Rennie backs Paisami in Wallabies return

Coach Dave Rennie is expecting the transition from Samu Kerevi to Hunter Paisami to be seamless as the Wallabies prepare for a fast and furious Test against Japan on Saturday. Kerevi failed to overcome an ankle injury to face the Brave Blossoms in Oita, with Paisami to play his first Test since August as he […]

Rennie backs Paisami in Wallabies return

Coach Dave Rennie is expecting the transition from Samu Kerevi to Hunter Paisami to be seamless as the Wallabies prepare for a fast and furious Test against Japan on Saturday.

Kerevi failed to overcome an ankle injury to face the Brave Blossoms in Oita, with Paisami to play his first Test since August as he returns at inside centre.

Paisami is one of four changes to the starting XV with lock Matt Philip returning, his Rebels teammate Rob Leota recalled at blindside flanker and Tom Wright named on the wing in place of Marika Koroibete, who opted not to tour.

Brumbies hooker Connal McInerney is in line for a potential Test debut after being a surprise inclusion on the bench with Rennie admitting the rake role is wide open.

The blockbusting Kerevi was Australia’s best player during the Rugby Championship and was key to their run of four wins over world champions South Africa and Argentina.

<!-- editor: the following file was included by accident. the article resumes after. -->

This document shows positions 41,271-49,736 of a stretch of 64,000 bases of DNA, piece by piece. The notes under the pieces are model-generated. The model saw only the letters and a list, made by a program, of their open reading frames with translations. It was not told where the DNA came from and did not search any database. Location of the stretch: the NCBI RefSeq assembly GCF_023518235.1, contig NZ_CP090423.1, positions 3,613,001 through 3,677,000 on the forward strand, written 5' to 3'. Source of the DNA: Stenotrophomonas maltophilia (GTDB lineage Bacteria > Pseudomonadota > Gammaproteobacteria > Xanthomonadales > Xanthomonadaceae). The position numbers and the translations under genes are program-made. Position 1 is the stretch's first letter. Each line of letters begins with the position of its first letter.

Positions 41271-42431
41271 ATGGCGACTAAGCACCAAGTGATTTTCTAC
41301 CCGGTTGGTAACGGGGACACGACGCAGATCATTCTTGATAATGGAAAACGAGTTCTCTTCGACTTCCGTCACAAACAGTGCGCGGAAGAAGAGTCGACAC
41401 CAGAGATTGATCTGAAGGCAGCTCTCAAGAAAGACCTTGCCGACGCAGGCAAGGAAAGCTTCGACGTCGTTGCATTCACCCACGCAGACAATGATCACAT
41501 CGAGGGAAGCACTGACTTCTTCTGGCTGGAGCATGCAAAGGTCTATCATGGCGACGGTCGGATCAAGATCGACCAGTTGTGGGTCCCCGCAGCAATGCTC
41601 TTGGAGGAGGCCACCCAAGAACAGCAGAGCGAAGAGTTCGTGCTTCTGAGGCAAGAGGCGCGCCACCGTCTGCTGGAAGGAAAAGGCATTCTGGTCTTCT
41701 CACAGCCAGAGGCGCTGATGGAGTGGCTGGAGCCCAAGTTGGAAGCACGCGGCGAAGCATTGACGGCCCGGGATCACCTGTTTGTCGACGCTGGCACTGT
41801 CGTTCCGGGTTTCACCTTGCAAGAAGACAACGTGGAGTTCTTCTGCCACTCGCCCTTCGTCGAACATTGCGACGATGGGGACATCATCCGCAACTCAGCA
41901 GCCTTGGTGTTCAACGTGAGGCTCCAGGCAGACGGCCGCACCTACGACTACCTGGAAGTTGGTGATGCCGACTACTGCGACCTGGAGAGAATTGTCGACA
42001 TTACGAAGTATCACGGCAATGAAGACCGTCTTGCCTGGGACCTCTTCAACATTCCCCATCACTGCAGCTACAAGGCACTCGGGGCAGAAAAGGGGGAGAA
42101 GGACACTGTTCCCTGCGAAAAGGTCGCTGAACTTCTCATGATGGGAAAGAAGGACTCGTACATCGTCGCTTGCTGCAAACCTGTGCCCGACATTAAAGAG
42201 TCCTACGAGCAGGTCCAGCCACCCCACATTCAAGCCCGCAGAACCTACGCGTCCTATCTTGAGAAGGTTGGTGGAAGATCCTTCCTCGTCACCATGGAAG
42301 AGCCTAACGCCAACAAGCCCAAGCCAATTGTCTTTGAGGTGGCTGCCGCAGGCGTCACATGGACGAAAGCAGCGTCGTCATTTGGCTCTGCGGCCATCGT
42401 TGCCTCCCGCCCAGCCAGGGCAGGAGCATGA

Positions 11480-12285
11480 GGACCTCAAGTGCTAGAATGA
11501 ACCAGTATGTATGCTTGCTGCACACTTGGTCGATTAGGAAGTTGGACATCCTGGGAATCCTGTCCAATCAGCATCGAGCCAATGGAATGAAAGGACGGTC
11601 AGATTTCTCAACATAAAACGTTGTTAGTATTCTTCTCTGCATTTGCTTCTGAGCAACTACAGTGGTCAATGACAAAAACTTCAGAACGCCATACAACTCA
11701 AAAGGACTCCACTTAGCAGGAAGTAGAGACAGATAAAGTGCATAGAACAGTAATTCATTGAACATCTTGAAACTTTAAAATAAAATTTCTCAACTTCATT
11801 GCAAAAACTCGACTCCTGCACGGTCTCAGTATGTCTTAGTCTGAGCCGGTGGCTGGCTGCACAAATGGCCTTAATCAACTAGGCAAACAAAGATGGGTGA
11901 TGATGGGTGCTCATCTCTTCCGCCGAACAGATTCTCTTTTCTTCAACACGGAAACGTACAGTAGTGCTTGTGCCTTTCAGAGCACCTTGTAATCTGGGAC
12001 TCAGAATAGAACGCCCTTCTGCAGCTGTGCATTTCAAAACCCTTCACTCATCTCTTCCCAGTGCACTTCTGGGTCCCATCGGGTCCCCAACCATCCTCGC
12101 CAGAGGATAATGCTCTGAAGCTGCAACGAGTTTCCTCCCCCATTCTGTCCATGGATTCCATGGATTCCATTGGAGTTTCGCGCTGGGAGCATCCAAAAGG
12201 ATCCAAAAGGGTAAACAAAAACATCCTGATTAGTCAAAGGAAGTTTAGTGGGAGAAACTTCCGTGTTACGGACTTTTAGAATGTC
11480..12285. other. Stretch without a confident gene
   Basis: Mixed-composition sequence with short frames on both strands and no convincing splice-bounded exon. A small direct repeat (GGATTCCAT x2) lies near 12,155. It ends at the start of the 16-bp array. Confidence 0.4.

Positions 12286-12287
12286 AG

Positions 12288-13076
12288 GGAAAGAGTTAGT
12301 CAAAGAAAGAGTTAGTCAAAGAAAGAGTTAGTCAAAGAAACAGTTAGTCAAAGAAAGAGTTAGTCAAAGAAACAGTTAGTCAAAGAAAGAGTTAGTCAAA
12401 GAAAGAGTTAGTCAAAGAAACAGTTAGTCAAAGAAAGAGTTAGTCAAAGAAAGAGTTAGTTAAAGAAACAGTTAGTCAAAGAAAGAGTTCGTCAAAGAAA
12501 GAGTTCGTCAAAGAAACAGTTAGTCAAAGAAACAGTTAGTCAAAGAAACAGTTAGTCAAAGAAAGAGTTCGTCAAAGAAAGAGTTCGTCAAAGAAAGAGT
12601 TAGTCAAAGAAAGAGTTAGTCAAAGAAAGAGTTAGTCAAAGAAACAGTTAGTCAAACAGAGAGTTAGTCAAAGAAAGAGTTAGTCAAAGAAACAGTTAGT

He is expected to be available for their next Test against Scotland on November 8, with England and Wales Tests to follow.

But Rennie backed 23-year-old Reds centre Paisami to perform well.

“He will play his own game,” Rennie said.

“What we know with Hunter, he’s explosive and powerful, he’s got a really good skill set so not a lot changes really.

“He’s slotted in really nicely and he’s had a full training week over here so we think it will be seamless.”

While Petaia started the last Test on the wing, Rennie felt he wasn’t up to 80 minutes in the warm conditions under the roof in Oita, which was the scene of their World Cup quarter-final elimination by England in 2019.

“He does give us a fair bit of versatility but we’re not convinced that he’d go 80 if he started,” Rennie said.

“Japan have picked six loosies (loose forwards) in their pack so we imagine it’s going to be a reasonably quick game from their mindset and so we’ve taken all that into account.”

Nic White will again partner Quade Cooper in the halves, while the front row of James Slipper, Taniela Tupou and hooker Folau Fainga’a will line up for their fourth consecutive match.

Slipper is set to surpass former teammates Will Genia and Sekope Kepu and join George Smith on 111 Tests for Australia when he runs on.

Rennie said they still hadn’t worked out if Cooper and fellow Japan-based Sean McMahon will be available for the UK leg of the tour due to club commitments despite the game falling within the international window.

“Our intention is to take them to Europe,” Rennie said.

“We’re trying to come to a resolution that suits everyone,.”